Sunday, April 11, 2010

Curious About Curiosity? How to Make People Curious

Do you know when and how you get curious about something? Why should you care? If you want to make other people pay attention to what you have to say, you better know how to hook & reel them in. And one of the most effective ways of keeping their attention is to make them curious.

So when do we get curious?

Common experience tells us that we get curious when we encounter something new, or surprising, or perplexing. But think of the times when you got intensely curious about some conversation between total strangers in the next table at a restaurant, or some secret your friend was withholding from you. Surely, these aren't new, surprising, or perplexing.

These and many more are instances when we feel intensely curious.

Is there a common theme underlying all these divers phenomena?

Do we say, "We get curious when we see something new, surprising, perplexing, strange, secretive, gossipy, hard to remember, etc.?"

That seems to be an awfully clunky and unsatisfactory answer.

Rest assured, there is an elegant answer. Once you know it, it becomes easy to predict what makes people curious, deliberately induce curiosity in people, and keep their attention.

Curious about curiosity now?

About time.

Thursday, April 8, 2010

Murakami's Mystery: Why is He So Fascinating?

1Q84. It's a strange book.

The book doesn't have a plot synopsis anywhere - you know, the kind that goes something like, "X, the son of Z, begins a journey of unforgettable atrocity when he discovers that..." Worse yet, the book title looks like it's about a low IQ.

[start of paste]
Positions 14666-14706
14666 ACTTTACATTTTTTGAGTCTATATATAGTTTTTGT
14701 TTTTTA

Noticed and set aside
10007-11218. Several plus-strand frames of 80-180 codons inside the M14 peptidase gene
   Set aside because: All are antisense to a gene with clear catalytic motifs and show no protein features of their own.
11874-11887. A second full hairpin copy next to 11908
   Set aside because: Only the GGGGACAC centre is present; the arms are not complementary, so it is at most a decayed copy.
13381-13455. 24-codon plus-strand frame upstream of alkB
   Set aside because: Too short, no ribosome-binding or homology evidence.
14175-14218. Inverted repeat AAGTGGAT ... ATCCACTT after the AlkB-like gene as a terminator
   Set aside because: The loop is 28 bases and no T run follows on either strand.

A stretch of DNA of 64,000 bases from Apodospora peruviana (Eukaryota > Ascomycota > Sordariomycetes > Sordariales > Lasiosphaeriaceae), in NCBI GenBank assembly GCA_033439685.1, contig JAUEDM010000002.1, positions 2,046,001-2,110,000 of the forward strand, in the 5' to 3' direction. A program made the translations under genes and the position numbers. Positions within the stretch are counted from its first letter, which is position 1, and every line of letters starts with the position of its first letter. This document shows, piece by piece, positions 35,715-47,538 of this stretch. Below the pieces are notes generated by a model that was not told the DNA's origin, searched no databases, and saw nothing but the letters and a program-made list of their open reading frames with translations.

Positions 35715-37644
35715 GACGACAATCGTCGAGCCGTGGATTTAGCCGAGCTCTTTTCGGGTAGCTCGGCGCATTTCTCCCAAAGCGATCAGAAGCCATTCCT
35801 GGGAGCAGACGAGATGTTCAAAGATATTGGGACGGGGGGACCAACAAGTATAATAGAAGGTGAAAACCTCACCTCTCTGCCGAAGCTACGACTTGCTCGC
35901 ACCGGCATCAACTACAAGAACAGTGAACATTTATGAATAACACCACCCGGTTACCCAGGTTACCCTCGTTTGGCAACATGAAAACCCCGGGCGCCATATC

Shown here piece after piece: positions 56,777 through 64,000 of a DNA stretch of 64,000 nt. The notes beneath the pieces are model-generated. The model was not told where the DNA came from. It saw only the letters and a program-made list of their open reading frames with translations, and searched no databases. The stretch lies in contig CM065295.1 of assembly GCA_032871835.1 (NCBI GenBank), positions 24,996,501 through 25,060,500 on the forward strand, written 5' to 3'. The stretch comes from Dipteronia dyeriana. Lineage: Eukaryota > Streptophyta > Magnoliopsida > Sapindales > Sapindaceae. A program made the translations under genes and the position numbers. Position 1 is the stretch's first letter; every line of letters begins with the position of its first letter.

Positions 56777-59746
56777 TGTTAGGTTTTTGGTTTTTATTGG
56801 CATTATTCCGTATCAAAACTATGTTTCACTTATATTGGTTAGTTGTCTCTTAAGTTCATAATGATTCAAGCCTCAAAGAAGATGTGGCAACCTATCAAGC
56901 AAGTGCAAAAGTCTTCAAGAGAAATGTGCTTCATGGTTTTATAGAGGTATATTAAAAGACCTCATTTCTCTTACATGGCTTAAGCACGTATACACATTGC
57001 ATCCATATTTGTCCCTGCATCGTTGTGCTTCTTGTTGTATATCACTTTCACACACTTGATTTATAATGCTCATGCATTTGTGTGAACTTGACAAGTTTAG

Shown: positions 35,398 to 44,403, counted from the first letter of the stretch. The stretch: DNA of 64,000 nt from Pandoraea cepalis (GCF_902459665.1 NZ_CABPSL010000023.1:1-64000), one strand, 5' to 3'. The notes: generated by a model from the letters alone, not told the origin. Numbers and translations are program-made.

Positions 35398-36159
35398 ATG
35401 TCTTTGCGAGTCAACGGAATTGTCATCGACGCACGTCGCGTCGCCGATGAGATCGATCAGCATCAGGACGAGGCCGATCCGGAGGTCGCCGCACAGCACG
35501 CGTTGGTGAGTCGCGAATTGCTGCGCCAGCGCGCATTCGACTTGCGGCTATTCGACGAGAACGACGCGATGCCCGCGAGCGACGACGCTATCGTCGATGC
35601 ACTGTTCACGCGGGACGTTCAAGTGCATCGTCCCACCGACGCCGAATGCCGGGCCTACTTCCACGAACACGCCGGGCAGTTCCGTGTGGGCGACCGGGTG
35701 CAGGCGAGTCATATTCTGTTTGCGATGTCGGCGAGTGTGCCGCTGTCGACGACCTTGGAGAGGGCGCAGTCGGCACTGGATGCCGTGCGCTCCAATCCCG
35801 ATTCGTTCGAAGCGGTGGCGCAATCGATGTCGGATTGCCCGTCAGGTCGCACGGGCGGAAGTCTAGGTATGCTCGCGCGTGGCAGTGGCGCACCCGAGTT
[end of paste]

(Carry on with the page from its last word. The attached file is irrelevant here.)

And yet the book is written by my favorite author, Haruki Murakami, and you know when it's by this quirky guy, you're in for a wild ride. So everyone seems to agree. The book literally disappeared from bookstores on the day it was published in Japan. Half a year later, I sat down with the book and read it, and it was good. I enjoyed being steeped into his world that my heart actually raced in excitement every time I opened it. I couldn't put it down. I read late into the night and couldn't wait to read the next part when I did put it down. I even fell in a state of despair when I learned that the story didn't end by Book II and the next installment was to come out in five months. And I bet Book III will disappear from stores faster than Louis Vuiton bags on sale.

 So, I want to ask a simple question: why are Murakami's works so fascinating? The prose is nothing fancy. It's written in a deceptively simple style in the tradition of Vonnegut and Carver. The stories are usually about an "ordinary" person (usually a guy), punctuated by long, pseudo-philosophical conversations that remind one of Dostoevsky. The main guy usually doesn't do much and likes to  just chill. In short, Murakami's stories seem to have NOTHING fascinating about them.

So I ask, "Why are his stories so fascinating?"